Accordingly, we find at the time Billy and Shirley's final divorce decree was entered, there was no express or implied statutory prohibition to this state exercising jurisdiction over community property divisions of military retirement pay.   Shirley received a percentage of Billy's military retirement pay according to well-established California community property law.  (French v. French (1941) 17 Cal.2d 775, 112 P.2d 235;  In re Marriage of Fithian 10 Cal.3d 592, 111 Cal.Rptr. 369, 517 P.2d 449, cert. den. 419 U.S. 825, 95 S.Ct. 41, 42 L.Ed.2d 48.)   In Fithian, supra, the California Supreme Court rejected the contention Billy raises here, finding “no evidence that the application of California community property law interferes in any way with the administration or goals of the federal military retirement pay system ․”  (Id. 10 Cal.3d at p. 604, 111 Cal.Rptr. 369, 517 P.2d 449.)   Because it was settled law Billy's military retirement pay was community property, and the United States Supreme Court had not yet held otherwise (see Fithian v. Fithian (1974) 419 U.S. 825, 95 S.Ct. 41, 42 L.Ed.2d 48), the trial court clearly had jurisdiction to award Shirley her share of the benefits.   The Supreme Court's later decision in McCarty v. McCarty, supra, 453 U.S. 210, 101 S.Ct. 2728, 69 L.Ed.2d 589, as we shall explain, did not divest state courts of jurisdiction previously asserted, nor render earlier state actions void.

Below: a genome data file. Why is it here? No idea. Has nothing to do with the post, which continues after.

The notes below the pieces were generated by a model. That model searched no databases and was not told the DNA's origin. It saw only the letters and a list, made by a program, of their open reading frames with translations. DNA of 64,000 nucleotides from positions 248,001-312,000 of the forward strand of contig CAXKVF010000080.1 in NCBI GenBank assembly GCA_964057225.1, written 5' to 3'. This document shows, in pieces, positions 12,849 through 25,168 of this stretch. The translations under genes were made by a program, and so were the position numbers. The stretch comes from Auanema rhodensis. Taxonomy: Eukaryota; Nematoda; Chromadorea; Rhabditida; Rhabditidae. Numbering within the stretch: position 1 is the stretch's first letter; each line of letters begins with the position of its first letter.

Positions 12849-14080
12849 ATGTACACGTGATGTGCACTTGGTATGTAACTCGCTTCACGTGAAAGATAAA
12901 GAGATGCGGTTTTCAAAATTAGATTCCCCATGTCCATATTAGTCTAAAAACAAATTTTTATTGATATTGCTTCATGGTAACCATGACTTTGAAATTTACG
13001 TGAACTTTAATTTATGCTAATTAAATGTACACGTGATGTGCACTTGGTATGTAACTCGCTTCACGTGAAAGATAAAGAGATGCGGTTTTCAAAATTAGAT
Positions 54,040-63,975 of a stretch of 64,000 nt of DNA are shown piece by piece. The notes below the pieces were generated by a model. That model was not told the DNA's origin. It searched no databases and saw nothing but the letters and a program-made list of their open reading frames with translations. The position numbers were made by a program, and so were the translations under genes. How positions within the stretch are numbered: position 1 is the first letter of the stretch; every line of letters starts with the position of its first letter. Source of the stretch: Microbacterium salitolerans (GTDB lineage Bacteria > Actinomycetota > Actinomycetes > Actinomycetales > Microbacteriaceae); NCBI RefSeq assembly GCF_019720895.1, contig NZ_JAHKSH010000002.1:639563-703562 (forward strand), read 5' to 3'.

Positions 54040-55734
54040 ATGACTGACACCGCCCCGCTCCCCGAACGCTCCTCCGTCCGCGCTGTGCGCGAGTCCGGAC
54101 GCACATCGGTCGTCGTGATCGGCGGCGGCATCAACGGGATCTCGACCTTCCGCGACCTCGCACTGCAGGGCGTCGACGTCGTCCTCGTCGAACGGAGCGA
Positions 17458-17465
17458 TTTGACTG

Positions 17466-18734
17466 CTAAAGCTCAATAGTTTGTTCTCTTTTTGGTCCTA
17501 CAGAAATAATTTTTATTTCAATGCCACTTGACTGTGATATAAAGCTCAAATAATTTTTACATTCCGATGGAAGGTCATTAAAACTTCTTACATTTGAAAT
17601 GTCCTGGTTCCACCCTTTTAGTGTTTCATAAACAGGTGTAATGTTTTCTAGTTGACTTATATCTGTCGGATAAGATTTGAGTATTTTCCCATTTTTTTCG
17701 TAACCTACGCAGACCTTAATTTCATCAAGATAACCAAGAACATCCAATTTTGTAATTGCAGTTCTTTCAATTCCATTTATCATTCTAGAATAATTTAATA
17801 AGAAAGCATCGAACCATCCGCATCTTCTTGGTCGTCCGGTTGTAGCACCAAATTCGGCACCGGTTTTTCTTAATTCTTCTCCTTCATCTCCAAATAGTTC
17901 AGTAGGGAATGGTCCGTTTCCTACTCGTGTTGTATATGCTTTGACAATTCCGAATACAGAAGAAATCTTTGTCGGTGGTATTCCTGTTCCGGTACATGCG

In McCarty, supra, the court held federal law precludes dividing military retired pay under state community property laws because to do so threatened grave harm to clear and substantial federal interests, potentially frustrated Congressional objectives, and interfered with a legitimate exercise of the federal government's power.   The Supreme Court did not hold Congress expressly prohibited the states from exercising jurisdiction over military retired pay (see Kalb v. Feuerstein, supra, 308 U.S. 433, 60 S.Ct. 343, 84 L.Ed. 370), but judicially declared the operation of state law so inconsistent with federal law was “an obstacle to the accomplishment and execution of the full purposes and objectives of Congress.”  (Hines v. Davidowitz, supra, 312 U.S. 52, 67, 61 S.Ct. 399, 404, 85 L.Ed. 581.)   Thus, to the extent community property disposition of military retirement pay was precluded, it was not because Congress “positively required” so, but because state law was “superseded” or “overruled” by federal law through judicial interpretation and statutory construction.  (See Jones v. Rath Packing Co. (1977) 430 U.S. 519, 525–526, 97 S.Ct. 1305, 1309–1310, 51 L.Ed.2d 604.)